The occurrence of selected antibiotics in fish and benthic invertebrates (oligochaetes) from lake victoria, uganda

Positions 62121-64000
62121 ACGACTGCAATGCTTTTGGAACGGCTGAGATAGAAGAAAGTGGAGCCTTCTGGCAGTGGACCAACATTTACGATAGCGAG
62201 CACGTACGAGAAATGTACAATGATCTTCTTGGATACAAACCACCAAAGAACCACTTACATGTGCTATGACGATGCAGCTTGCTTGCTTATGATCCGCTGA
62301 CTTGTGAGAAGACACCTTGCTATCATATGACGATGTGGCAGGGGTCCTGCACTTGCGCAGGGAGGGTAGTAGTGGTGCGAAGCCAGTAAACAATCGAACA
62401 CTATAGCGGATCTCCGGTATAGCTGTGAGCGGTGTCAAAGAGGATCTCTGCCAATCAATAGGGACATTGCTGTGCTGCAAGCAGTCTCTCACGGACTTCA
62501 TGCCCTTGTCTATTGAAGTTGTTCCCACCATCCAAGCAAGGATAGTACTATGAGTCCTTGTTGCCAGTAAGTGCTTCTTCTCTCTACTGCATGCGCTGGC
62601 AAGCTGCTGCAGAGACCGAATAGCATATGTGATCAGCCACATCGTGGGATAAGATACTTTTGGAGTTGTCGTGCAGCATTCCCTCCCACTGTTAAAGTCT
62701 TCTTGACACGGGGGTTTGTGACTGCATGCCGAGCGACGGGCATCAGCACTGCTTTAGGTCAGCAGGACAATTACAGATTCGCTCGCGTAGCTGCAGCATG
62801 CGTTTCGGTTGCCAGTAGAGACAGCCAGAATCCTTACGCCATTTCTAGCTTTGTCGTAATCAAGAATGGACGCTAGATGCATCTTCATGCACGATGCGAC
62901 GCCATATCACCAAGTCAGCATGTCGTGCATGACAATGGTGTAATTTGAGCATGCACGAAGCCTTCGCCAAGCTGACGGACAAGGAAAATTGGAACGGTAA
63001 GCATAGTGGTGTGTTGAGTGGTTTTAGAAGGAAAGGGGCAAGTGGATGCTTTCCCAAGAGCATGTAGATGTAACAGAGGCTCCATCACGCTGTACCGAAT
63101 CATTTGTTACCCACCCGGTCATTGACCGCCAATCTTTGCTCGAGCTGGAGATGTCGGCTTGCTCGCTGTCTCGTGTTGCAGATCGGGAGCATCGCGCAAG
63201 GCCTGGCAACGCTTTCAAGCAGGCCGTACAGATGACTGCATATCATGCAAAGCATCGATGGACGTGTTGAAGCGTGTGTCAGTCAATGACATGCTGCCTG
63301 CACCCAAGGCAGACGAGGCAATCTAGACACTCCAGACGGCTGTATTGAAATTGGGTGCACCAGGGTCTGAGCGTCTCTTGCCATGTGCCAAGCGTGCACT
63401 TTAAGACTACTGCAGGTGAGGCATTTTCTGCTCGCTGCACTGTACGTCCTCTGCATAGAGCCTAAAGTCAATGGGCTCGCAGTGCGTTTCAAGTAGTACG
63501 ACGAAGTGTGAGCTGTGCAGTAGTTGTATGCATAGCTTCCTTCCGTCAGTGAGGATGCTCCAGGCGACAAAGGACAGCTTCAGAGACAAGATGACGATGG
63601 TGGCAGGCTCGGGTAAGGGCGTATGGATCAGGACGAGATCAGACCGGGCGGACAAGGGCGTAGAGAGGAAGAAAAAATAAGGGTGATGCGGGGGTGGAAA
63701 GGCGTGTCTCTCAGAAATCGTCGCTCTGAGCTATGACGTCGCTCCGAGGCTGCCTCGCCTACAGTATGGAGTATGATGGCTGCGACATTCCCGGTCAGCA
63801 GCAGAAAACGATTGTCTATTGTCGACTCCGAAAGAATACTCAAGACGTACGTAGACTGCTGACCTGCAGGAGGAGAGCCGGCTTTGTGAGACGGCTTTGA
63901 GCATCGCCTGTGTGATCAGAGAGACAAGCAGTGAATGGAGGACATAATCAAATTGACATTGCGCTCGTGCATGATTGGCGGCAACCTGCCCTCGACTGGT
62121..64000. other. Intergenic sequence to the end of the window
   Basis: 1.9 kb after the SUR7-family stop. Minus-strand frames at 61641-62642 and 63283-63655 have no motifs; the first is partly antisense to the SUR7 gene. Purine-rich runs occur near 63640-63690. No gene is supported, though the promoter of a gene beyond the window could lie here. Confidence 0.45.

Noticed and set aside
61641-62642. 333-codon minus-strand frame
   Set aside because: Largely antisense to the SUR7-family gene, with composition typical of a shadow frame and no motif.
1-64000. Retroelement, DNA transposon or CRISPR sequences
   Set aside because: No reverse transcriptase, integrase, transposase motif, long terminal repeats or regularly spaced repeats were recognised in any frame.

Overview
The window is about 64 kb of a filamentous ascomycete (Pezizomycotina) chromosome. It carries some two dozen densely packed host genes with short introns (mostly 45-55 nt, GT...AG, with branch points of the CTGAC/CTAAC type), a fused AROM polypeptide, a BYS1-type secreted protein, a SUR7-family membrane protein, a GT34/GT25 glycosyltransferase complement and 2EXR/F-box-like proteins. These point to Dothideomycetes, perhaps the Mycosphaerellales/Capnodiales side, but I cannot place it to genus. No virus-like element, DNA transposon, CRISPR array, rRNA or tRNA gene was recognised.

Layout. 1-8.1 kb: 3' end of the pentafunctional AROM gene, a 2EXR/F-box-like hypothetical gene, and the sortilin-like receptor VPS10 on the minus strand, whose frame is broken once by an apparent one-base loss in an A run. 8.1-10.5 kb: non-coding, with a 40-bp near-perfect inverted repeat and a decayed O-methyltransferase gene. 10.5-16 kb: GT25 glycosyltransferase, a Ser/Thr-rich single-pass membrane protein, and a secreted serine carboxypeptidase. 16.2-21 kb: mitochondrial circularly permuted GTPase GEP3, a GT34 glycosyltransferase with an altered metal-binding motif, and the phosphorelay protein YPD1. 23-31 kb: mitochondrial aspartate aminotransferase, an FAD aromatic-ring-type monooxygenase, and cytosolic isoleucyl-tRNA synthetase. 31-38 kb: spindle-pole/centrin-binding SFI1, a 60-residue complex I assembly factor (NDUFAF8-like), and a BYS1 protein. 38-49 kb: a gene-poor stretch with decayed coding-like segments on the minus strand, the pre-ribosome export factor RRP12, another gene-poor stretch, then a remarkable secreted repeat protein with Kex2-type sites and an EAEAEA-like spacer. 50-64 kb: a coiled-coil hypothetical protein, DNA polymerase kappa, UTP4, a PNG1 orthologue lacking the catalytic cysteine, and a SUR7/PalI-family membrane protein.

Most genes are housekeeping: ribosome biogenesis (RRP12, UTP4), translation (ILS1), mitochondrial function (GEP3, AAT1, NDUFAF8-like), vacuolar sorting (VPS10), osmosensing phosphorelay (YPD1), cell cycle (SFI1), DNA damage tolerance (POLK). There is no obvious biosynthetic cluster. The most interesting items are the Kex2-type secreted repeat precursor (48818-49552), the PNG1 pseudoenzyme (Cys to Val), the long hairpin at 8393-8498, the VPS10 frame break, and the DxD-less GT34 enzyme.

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The environmental occurrence of antibiotics has been a source of growing concern. The vast increase in production and usage of antibiotics is due to urbanization in areas of Lake Victoria basin. This has contributed to their prevalence in surface water and subsequent release of these compounds is unavoidable to the environment. This problem has been exacerbated by existing water treatment facilities that are not designed to eliminate these compounds from waste streams. The compounds were extracted from Nile tilapia (Oreochromis niloticus) fish fillet and oligochaetes using solid phase extraction (SPE) and analyzed using Liquid Chromatography-Tandem Mass Spectro photometer (LC-MS/MS). A total of ten antibiotics were detected, with chloramphenicol and tetracycline recording the highest values in the detected analytes. The total (Σ) concentrations of selected antibiotics in fish samples ranged from 0.605 ng/g to 32.861 ng/g while in worms they varied from 0.909 ng/g to 73.072 ng/g. The study has shown that sulfamethoxazole, levofloxacin and chloramphenicol were the most frequently detected antibiotics. This may be due to aquaculture activities, ambient wastewater discharge and runoff from farming being singled out as the major sources of antibiotics into the lake. The concentrations of antibiotics in the analyzed samples were below the defined threshold level of resistance which makes consumption of the fish from the bay pose no significant risk of exposure to the studied antibiotics. Therefore, there is a need to sensitize the regional population about the necessity to protect the lake’s ecosystem of emerging contaminants from agricultural and urban centers. Water and Waste Water Treatment Plants need to be equipped with advanced technologies to minimize pharmaceutical residue release.
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